Pain in Spain pushes down Euro, risk assets

Tom Tong01/Oct/2012Currency Updates

Investors worldwide continue to be focused on events in the European periphery, particularly in Spain. Images of police and demonstrators clashing near the Spanish Parliament, together with the Catalan nationalist push towards full independence, added to the sense that the social impact of austerity measures is increasingly difficult to control. In this context, equities lost some ground for the week, particularly in Europe, and the usual safe havens (core Government bonds, the dollar) continued their rebound from the previous week. We think that the Euro’s inability to rally in spite of dismal US data and increasing long Euro positioning among traders is significant, and forecast a downward trend for the Euro in the last quarter of 2012.

We have revised our EUR/USD and GBP/USD forecasts. We have pushed our short-term forecasts slightly higher (but still much lower then current levels) while retaining our bearish perspective over the long term.

GBP

GDP growth in the second quarter was revised slightly upwards last week, from -2.0% to -1.6%, both qoq saar.Since the rough estimate of the calendar effects of the Queen Jubilee holiday is roughly of that magnitude, we now think that the UK economy is flat lining, rather than contracting. This would be consistent with the less gloomy data we are seeing form the labour market. However, flat lining is better than the actual contraction we are seeing throughout the European Union. Therefore, we are comfortable maintaining our forecasts of a higher Sterling against the Euro, even though we expect a new increase in the Gilt purchase target as early as November.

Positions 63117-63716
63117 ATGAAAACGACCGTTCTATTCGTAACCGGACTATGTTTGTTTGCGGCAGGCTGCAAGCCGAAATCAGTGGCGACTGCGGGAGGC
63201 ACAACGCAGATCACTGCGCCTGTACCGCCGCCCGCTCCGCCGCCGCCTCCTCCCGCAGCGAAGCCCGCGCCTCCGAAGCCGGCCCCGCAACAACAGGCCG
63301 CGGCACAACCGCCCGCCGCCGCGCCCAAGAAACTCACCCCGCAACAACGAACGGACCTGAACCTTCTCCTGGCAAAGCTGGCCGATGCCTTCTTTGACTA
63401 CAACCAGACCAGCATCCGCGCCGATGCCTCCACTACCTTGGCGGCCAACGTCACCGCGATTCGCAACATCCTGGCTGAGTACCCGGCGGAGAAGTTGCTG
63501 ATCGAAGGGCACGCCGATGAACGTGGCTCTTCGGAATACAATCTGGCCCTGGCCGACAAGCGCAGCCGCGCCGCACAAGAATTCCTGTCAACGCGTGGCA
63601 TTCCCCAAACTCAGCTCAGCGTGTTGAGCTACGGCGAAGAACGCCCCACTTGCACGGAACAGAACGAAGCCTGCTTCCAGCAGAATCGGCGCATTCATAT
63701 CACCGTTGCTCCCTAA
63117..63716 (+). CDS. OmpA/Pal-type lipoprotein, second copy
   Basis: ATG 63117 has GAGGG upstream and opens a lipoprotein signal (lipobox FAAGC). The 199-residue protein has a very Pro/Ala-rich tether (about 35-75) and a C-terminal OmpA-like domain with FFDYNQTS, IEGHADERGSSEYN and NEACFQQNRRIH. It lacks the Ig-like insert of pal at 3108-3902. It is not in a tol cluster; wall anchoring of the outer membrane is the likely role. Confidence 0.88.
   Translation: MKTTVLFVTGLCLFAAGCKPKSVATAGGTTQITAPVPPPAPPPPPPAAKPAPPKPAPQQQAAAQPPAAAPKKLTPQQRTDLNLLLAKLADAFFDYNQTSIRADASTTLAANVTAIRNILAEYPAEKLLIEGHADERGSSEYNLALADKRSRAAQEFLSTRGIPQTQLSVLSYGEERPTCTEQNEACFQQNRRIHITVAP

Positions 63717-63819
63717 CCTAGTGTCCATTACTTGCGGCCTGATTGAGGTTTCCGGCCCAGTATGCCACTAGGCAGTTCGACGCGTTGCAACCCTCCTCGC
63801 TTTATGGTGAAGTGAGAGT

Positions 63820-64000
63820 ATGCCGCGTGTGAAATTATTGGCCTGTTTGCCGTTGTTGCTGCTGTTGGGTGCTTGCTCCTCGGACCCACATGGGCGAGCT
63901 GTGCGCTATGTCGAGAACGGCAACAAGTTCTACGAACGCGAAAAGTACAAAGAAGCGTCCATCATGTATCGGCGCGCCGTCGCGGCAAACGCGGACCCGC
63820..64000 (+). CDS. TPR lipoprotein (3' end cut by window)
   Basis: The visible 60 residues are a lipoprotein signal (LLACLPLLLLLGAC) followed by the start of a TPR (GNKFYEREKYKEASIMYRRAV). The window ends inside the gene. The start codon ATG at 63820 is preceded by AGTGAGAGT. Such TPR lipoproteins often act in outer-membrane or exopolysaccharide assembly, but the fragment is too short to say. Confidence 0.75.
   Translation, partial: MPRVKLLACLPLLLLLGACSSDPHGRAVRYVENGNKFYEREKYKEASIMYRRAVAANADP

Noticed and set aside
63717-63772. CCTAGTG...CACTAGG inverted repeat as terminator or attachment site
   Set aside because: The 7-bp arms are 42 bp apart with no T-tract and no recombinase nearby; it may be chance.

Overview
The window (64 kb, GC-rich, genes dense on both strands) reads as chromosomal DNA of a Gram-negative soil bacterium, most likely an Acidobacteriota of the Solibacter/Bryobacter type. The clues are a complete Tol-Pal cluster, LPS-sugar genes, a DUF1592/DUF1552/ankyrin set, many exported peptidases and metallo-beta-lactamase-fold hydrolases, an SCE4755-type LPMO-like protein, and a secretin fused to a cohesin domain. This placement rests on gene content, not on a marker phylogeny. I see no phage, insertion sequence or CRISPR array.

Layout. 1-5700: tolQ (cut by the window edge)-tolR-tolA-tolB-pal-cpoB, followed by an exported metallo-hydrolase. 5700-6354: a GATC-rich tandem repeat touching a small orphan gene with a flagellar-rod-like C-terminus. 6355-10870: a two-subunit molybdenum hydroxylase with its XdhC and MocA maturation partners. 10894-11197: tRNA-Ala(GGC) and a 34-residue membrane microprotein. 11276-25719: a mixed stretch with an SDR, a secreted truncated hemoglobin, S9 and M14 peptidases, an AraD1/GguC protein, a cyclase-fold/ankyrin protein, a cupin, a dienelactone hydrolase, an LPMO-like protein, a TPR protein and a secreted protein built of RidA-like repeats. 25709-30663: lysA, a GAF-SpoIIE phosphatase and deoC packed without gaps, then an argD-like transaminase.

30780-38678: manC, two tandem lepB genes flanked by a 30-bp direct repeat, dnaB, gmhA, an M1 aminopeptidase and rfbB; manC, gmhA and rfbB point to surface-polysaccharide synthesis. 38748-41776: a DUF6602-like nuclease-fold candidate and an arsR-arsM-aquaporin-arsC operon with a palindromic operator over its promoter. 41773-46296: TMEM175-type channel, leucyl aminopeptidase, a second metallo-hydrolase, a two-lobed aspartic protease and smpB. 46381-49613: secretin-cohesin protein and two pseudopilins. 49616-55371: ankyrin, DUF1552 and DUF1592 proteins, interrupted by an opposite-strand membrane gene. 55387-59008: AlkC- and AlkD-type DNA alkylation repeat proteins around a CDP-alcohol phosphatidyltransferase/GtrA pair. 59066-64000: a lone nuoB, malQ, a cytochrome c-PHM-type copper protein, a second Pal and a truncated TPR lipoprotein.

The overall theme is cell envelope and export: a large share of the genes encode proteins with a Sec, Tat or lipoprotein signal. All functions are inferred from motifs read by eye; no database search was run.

EUR

Events out of Spain continue to be the main driver for risk assets in general, and FX markets in particular. Last week provided little additional information in either the macroeconomic or the policy making front, beyond a Spanish budget release for 2013 that is little more than an exercise in wishful thinking; every single official projection for growth in the periphery so far in the European crisis has proven too optimistic. However, clashes between police and protesters around Madrid’s parliament and the Catalan nationalist increasing drive for outright independence provide confirmation that Spanish society patience with endless austerity and pain for the sake of pain is quickly evaporating. Meanwhile, the Spanish Government appears bent on carrying forth the fine European tradition of denial and magical thinking, insisting that it does not yet need to ask for a bailout even as spreads head higher once again. Outside politics, news was once again gloomy, as German retail sales in August did not recover from their July fall. The Euro fell against both Sterling and the dollar, more or less in line with the retracement of risk assets over the week.

USD

Macroeconomic news in the US last week was not encouraging outside the housing sector. GDP growth for the second quarter was revised down to 1.3% from 1.7% saar. The durable goods report was extraordinarily weak. The headline was down over 10%. Even excluding the volatile transportation component, this number for capital good orders is down 24.3% saar over the past three months, a worrisome sign that business investment is dropping off sharply to near recessionary levels. We must admit that these numbers increase downside risks to our forecasts of 1.5-2.5% growth for 2012. We await the all important payrolls number next Friday, but a sharp downwards surprise there would lead us to revise our estimates. In FX markets, the dollar was generally buoyed by the sell off in risk assets and extended its rally from the previous week.

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Written by Tom Tong

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